After Many Days: Chapter 5: Blanche Pascilin

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THE entrance of thy words giveth light." (Psa. 119:130130The entrance of thy words giveth light; it giveth understanding unto the simple. (Psalm 119:130).) So wrote David, the shepherd king of Israel, many years ago, and it seemed as if the long-hidden Bible, which had once belonged to Peter Hollman, had been a lamp from which light had shone into many hearts, and brought blessing into many homes.
Threats and promises had alike failed to induce Adolf Pascilin and his wife to give up the treasure they had found. They not only read and loved the word of God for themselves, but told their friends and neighbors of the joy and peace they had found by accepting as a free gift the salvation of God.
And though in the days of which I am writing Bibles were neither cheap, plentiful, nor easy to get, Adolf succeeded in obtaining five copies, which he gave as his most precious legacy to his children and grandchildren; and, before his death, which did not take place till he had reached a ripe old age, he could rejoice over many in his own loved valley who were his sons and daughters in the faith.
We must pass over nearly a hundred years, and take up our story again in the year 1832. The old cottage having fallen into decay had been pulled down, but a larger one had been built on the same site. The old hearthstone was, however, still carefully preserved, a few words carved upon it telling how for thirty years Peter Hollman's Bible had been concealed beneath it, and by whom found and read.
The blessing of the Lord had rested upon the family of the Pascilins. They had prospered in this world's goods, but the sunshine of prosperity had not spoiled Frederick Pascilin, who was a grandson, or great-grandson of Adolf. He with his wife Blanche and their only child Henry lived in the new cottage. The husband and wife were alike Bible-reading and Bible-loving Christians, their great desire being to sow the good seed in the heart of their little son, in the hope that he might early know and love the Savior.
Ernest Balduff, the father of Blanche Pascilin, was a man of violent temper, and of stern and unyielding character. There could hardly have been a greater contrast than existed between him and his gentle and timid wife Louise.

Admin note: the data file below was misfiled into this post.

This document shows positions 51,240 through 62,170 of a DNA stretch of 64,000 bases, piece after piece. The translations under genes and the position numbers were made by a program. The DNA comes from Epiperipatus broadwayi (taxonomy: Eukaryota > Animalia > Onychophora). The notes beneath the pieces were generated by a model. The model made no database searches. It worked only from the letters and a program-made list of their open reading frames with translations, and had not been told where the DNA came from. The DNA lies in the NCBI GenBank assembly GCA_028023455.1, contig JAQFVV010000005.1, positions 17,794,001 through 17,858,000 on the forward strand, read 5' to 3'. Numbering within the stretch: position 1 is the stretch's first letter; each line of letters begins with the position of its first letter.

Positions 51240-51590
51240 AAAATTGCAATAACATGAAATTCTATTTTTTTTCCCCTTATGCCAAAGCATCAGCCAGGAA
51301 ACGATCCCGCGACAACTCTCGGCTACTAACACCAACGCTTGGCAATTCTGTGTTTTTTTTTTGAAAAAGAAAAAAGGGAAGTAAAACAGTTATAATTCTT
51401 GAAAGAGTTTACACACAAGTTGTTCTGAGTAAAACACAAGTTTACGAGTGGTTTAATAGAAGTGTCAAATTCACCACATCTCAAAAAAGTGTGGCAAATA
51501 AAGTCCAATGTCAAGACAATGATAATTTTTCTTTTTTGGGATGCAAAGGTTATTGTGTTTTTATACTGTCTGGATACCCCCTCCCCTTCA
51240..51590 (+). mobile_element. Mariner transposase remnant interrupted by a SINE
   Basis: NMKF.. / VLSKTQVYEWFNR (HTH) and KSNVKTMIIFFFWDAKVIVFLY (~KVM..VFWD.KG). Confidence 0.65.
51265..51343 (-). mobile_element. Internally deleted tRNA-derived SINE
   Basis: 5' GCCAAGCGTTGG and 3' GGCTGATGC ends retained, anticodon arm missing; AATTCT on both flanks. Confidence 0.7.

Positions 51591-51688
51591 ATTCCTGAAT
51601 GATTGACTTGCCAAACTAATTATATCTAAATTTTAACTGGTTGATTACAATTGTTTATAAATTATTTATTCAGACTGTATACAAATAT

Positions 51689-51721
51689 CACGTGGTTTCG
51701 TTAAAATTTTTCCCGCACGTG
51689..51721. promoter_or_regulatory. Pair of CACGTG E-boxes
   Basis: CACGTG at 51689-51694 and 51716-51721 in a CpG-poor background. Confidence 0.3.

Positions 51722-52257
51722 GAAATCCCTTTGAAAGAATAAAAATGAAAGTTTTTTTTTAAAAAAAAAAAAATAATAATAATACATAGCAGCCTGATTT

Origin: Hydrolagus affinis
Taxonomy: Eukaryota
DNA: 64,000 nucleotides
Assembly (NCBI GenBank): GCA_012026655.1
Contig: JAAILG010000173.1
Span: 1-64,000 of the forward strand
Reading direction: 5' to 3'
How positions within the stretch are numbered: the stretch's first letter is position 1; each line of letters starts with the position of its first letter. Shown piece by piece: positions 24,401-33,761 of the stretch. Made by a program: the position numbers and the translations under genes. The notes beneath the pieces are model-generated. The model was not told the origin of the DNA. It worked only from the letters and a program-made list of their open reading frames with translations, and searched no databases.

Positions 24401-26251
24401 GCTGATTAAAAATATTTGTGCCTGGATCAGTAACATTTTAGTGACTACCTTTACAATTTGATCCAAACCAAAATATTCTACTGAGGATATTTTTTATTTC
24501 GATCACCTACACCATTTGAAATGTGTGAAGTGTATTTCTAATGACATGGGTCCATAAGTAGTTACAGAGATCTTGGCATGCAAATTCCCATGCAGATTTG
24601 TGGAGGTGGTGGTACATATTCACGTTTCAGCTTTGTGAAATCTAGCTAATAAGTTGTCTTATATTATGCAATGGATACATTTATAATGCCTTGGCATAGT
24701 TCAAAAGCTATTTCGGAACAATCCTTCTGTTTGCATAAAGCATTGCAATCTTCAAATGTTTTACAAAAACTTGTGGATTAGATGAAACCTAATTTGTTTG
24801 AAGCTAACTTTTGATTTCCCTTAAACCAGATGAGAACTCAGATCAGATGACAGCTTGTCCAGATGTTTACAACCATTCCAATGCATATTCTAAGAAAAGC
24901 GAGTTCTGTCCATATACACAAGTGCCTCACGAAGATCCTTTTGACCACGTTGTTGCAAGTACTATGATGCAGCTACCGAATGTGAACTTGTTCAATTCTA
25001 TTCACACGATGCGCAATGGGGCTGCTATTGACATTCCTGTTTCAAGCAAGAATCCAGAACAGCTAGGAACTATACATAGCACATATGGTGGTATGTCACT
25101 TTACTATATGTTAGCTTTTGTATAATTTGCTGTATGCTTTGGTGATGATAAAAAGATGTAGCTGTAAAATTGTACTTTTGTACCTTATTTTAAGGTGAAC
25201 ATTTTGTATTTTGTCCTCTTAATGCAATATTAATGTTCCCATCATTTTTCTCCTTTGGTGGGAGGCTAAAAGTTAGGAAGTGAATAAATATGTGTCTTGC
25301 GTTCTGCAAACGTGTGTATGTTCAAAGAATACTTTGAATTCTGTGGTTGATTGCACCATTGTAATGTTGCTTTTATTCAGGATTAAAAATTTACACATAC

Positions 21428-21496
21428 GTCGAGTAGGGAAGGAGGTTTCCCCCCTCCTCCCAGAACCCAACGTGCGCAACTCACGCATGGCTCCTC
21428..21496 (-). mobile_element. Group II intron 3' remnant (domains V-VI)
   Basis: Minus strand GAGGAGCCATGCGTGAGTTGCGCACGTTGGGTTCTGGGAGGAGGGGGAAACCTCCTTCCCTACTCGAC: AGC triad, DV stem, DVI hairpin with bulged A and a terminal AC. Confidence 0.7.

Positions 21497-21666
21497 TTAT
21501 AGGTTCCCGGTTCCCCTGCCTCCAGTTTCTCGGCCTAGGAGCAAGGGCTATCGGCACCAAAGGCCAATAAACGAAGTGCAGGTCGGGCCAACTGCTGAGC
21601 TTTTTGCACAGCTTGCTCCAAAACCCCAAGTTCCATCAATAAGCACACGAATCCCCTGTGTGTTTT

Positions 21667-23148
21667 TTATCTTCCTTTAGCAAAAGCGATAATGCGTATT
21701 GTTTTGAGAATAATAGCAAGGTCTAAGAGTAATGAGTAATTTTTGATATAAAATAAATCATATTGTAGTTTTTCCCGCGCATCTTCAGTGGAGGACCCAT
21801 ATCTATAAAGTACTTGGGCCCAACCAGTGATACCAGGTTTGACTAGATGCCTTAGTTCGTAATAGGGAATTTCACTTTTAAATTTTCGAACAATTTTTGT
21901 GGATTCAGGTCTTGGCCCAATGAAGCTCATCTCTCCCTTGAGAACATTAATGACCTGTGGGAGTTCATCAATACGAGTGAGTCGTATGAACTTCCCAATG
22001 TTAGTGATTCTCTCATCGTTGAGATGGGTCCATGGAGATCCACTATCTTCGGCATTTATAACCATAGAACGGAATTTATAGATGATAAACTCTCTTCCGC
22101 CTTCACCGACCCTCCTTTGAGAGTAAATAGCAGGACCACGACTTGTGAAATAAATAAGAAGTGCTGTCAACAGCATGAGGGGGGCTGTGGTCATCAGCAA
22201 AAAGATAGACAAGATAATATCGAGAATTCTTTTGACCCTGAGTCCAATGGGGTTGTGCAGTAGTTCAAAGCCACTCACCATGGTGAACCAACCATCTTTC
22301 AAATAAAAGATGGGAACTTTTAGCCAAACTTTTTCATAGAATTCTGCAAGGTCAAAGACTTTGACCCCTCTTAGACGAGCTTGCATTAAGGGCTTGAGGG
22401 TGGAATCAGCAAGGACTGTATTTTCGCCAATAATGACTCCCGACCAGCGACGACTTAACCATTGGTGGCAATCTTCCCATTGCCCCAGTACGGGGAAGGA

The first great sorrow that Blanche, who was an only child, had known was the death of her mother, which took place when she was about fourteen years of age. Her death-bed had been a sad and sorrowful one, for though the Roman Catholic priest had visited her several times, and had assured her that the Latin prayers he had offered, and the oil and ashes with which he had sprinkled her, were enough to secure her eternal happiness, and it would be only for a very short time that her soul would have to endure the fires of purgatory, there was no loving voice to tell her of the finished work of the Lord Jesus Christ.
“How can I know? How can I be quite sure that I shall ever reach heaven at all?" she would ask in a voice so full of sadness that Blanche, who loved her mother dearly, would burst into tears and hurry from the room lest the sight of her grief should add to the distress of her mother.
In vain her husband assured her that he would pay for as many masses (prayers for the dead) as the priest wished to be said or sung for the repose of her soul. Still no gleam of light, no word of comfort brought peace to her soul.
The death of her mother was a shock from which Blanche did not seem able to recover. Day by day she grew paler and thinner, and at last was so really ill that her father became alarmed, and after making some objections, yielded to the pleadings of Paul, an old and faithful servant who had been for many years in the family, to allow his young mistress, under his care, to join a party of their neighbors who were going to visit their friends who were tending their flocks upon the mountains, where he hoped the pure, fresh air would do much to restore her health and spirits.